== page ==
Science Fiction

The 10 Most Overrated Science Fiction Films

Via Paramount/Warner Bros.

Sci-fi films. What’s not to love, right? Fans of the genre have certain movies that they worship and revere. Titles that they can watch over and over again, as well as discuss and debate on internet message boards and social media sites. The problem is that many of these hallowed movies are seriously overrated. Even some of the most popular and financially successful sci-fiction films of all time are, when put under scrutiny, really, really overrated and overhyped. Look a little closer and dig a little deeper and you find that many of the most popular sci-fi movies are not as great as they seem. We’re not saying these movies are bad, necessarily — just not as good as the hype machine wants to be believe. Here’s a list of the 10 most overrated science fiction movies.

[Ed. Note: This list was written by a single author and does not reflect the views of as a whole. We love most of these movies and feel they deserve their esteemed status.]

10. Star Wars: The Force Awakens

Arguably the most overhyped movie of the last 25 years, Star Wars: The Force Awakens was a letdown in many ways, chief among them was the fact that the film did not break any new ground. The Force Awakens, when you break it all down, was basically a remake of 1977’s A New Hope, but with less interesting characters. Yes, the special effects were good and the movie was still miles ahead of the awful prequels. But it didn’t deserve the massive hype, as the story was far from perfect. We didn’t get to see Luke Skywalker until the final minute of the movie, and he didn’t even have a line. Add in an aging Han Solo and stilted Princess Leia, and you have a movie that was highly overrated. While it may serve as a launching pad for future Star Wars sequels being great, it was basically the same as the original — a previously unknown character (perhaps with mystical Force powers) manages to thwart some evil dude in black and blow up a moon-shaped weapon with the help of some weird friends.

Via Lucasfilm/Disney

9. Blade Runner

Don’t get us wrong, Blade Runner is a great movie. But the slavish devotion that sci-fi fans have for this movie, and their declarations that it is the best film of all-time, make it a touch overrated. Never mind the fact that the original ending left everyone confused, movie critics savaged the film when it was first released in 1982. Even Harrison Ford blew it off as a side project that he had no real interest in. Over time, and thanks largely to home video, Blade Runner has taken on mythical status in the world of sci-fi geeks. But it’s not justified. This movie is a great piece of science fiction and has been highly influential. But it is not Citizen Kane, people. And a lot of the special effects in the movie are now quite dated. It will be interesting to see what Ridley Scott does with the upcoming sequel.

Via Warner Bros.

8. Inception

Another sci-fi movie that the geeks have canonized is Christopher Nolan’s Inception. Basically a thinking man’s version of The Matrix, Inception is a trippy “mind blown” kind of a movie, with many twists and turns along the way. But the special effects, pyro techniques, and endless dialogue about what’s going on distract from the fact that the plot of this film is completely ridiculous. Hired guns enter the mind of the heir to a business fortune to plant an idea, a suggestion even, into his subconscious. It’s so convoluted and ludicrous that it doesn’t hold up to scrutiny. Even people who are willing to suspend disbelief have trouble with the plot of this movie. While the action and acting are good, they can’t take away from the plot problems. Plus, Ellen Page is miscast in the movie and only proves to be a distraction. Again, a decent film, but not as great as most people claim.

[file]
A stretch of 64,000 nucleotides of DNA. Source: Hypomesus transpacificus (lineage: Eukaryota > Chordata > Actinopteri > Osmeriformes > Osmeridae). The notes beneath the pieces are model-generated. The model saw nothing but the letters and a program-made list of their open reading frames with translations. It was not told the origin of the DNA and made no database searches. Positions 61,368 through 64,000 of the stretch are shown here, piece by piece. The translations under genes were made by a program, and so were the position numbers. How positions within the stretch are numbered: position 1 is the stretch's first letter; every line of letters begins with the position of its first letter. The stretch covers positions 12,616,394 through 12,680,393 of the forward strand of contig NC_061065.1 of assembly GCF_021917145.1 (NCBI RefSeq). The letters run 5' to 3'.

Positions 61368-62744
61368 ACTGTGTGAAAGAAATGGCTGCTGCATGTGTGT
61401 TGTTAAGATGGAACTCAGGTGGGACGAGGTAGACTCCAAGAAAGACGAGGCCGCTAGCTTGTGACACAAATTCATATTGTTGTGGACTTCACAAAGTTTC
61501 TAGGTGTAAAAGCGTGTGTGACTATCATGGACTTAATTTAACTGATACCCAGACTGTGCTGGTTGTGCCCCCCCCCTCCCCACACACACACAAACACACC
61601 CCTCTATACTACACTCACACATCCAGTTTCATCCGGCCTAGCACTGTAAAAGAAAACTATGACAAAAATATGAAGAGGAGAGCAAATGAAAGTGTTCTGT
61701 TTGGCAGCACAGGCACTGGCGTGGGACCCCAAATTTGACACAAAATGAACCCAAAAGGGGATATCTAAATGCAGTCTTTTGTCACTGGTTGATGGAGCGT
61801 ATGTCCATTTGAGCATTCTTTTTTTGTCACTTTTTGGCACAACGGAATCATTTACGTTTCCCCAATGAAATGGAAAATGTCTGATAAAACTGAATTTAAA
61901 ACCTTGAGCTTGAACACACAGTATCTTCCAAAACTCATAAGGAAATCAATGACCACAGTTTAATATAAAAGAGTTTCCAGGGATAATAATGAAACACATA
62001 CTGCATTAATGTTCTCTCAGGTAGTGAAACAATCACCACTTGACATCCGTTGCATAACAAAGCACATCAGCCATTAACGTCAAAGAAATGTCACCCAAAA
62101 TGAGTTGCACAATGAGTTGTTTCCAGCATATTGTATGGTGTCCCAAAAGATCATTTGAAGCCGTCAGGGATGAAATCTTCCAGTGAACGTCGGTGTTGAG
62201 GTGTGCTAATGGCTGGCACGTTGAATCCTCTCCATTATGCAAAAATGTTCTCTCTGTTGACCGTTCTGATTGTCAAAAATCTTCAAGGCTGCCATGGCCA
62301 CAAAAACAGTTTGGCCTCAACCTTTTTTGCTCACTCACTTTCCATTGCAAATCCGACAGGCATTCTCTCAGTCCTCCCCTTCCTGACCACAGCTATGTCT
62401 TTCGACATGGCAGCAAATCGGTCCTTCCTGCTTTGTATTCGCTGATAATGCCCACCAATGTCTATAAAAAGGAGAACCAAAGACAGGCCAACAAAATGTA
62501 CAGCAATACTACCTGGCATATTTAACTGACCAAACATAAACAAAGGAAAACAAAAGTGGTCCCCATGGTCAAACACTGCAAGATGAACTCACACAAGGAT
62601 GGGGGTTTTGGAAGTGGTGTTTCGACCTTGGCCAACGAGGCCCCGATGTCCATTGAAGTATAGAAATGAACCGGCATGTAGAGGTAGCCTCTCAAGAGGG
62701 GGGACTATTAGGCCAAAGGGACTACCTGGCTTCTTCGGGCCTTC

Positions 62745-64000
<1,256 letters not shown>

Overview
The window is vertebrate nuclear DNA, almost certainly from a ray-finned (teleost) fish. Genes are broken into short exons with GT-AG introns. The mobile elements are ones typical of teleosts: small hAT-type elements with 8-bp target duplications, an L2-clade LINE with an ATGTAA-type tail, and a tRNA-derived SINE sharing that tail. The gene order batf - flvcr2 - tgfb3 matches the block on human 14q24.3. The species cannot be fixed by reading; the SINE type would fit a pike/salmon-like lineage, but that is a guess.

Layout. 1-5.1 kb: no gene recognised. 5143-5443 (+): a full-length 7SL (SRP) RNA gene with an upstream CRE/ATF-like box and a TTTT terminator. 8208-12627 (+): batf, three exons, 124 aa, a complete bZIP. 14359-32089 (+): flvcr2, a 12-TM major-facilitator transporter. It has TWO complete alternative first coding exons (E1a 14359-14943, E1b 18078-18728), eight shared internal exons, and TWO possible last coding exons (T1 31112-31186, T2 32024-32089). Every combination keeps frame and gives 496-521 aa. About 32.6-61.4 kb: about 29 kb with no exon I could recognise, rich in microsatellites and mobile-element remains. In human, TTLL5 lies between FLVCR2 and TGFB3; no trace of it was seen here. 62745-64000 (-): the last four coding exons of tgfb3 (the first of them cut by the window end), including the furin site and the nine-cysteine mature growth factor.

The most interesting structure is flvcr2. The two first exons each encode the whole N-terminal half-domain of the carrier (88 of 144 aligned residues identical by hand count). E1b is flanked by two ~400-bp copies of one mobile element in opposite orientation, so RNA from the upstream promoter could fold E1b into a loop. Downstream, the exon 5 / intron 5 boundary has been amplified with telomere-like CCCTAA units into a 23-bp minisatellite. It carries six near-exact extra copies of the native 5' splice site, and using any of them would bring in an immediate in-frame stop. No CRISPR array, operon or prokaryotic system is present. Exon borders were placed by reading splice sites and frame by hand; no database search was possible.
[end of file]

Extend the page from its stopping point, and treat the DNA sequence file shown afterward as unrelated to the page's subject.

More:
Via Warner Bros.

7. Wall-E

Slow, strange, and lacking almost any dialogue, the Pixar masterpiece that is Wall-E is super overrated. We get that this movie is trying to send a message about overconsumption and waste, but it uses the wrong type of film to make that point. And the long, silent passages that are punctuated by Wall-E’s blips and beeps are unbearably painful. By the time the movie gets to the obese man in the space craft, we’ve pretty much had enough. This is one of the few Pixar movies that lack great characters, charm, or an interesting story. While you could say that Wall-E was an interesting change of pace from the people who made Toy Story, it is seldom as entertaining. Most of the time it just ends up being weird and frustrating. Not one of the better Pixar efforts.

Via Pixar/Disney

6. Star Wars: Return of the Jedi

The final installment in the original trilogy, 1983’s Star Wars: Return of the Jedi basically devolves into a Care Bears movie towards the end, as the cute-but-super-annoying Ewoks take over the film and run it into the ground – killing any good will that was built up during the movie’s first half. The triumph of marketing toys to children instead of making a truly great movie, Return of the Jedi is massively overrated and does not hold up to repeat viewing. Even people who loved this movie in their youth now find it almost impossible to sit through as adults. Equally bad is the fact that the major plot point of this movie involves blowing up a Death Star – yet again. Really, can we have at least one Star Wars movie that does not involve plans to launch a Death Star. Come up with a better plan, bad guys!